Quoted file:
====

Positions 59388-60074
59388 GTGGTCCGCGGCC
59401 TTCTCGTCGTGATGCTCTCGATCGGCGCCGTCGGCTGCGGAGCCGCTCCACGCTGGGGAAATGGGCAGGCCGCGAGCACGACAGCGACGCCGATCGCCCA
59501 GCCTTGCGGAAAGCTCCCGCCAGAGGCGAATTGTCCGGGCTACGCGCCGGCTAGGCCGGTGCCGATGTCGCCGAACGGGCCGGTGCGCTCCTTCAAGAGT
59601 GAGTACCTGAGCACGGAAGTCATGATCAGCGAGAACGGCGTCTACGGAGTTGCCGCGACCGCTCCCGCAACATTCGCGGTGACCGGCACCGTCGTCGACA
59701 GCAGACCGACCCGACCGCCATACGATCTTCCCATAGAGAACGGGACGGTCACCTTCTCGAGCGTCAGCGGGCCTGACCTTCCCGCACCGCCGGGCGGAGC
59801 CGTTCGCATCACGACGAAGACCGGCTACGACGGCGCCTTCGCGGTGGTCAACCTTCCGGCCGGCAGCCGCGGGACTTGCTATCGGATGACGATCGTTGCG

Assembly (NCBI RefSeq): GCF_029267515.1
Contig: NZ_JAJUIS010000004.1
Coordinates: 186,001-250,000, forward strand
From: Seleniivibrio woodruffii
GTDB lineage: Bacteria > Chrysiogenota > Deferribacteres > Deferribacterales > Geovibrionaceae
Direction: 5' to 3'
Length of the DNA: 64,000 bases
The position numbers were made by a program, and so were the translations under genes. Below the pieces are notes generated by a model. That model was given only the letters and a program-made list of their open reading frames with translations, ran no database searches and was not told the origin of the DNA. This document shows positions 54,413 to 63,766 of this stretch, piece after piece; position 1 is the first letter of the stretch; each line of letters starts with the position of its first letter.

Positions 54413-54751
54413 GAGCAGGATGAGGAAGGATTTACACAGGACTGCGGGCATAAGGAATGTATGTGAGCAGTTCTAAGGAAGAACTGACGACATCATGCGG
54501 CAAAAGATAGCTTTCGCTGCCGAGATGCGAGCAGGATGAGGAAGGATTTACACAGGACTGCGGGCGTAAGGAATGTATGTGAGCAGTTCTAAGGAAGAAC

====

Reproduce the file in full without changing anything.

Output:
Positions 59388-60074
59388 GTGGTCCGCGGCC
59401 TTCTCGTCGTGATGCTCTCGATCGGCGCCGTCGGCTGCGGAGCCGCTCCACGCTGGGGAAATGGGCAGGCCGCGAGCACGACAGCGACGCCGATCGCCCA
59501 GCCTTGCGGAAAGCTCCCGCCAGAGGCGAATTGTCCGGGCTACGCGCCGGCTAGGCCGGTGCCGATGTCGCCGAACGGGCCGGTGCGCTCCTTCAAGAGT
59601 GAGTACCTGAGCACGGAAGTCATGATCAGCGAGAACGGCGTCTACGGAGTTGCCGCGACCGCTCCCGCAACATTCGCGGTGACCGGCACCGTCGTCGACA
59701 GCAGACCGACCCGACCGCCATACGATCTTCCCATAGAGAACGGGACGGTCACCTTCTCGAGCGTCAGCGGGCCTGACCTTCCCGCACCGCCGGGCGGAGC
59801 CGTTCGCATCACGACGAAGACCGGCTACGACGGCGCCTTCGCGGTGGTCAACCTTCCGGCCGGCAGCCGCGGGACTTGCTATCGGATGACGATCGTTGCG

Assembly (NCBI RefSeq): GCF_029267515.1
Contig: NZ_JAJUIS010000004.1
Coordinates: 186,001-250,000, forward strand
From: Seleniivibrio woodruffii
GTDB lineage: Bacteria > Chrysiogenota > Deferribacteres > Deferribacterales > Geovibrionaceae
Direction: 5' to 3'
Length of the DNA: 64,000 bases
The position numbers were made by a program, and so were the translations under genes. Below the pieces are notes generated by a model. That model was given only the letters and a program-made list of their open reading frames with translations, ran no database searches and was not told the origin of the DNA. This document shows positions 54,413 to 63,766 of this stretch, piece after piece; position 1 is the first letter of the stretch; each line of letters starts with the position of its first letter.

Positions 54413-54751
54413 GAGCAGGATGAGGAAGGATTTACACAGGACTGCGGGCATAAGGAATGTATGTGAGCAGTTCTAAGGAAGAACTGACGACATCATGCGG
54501 CAAAAGATAGCTTTCGCTGCCGAGATGCGAGCAGGATGAGGAAGGATTTACACAGGACTGCGGGCGTAAGGAATGTATGTGAGCAGTTCTAAGGAAGAAC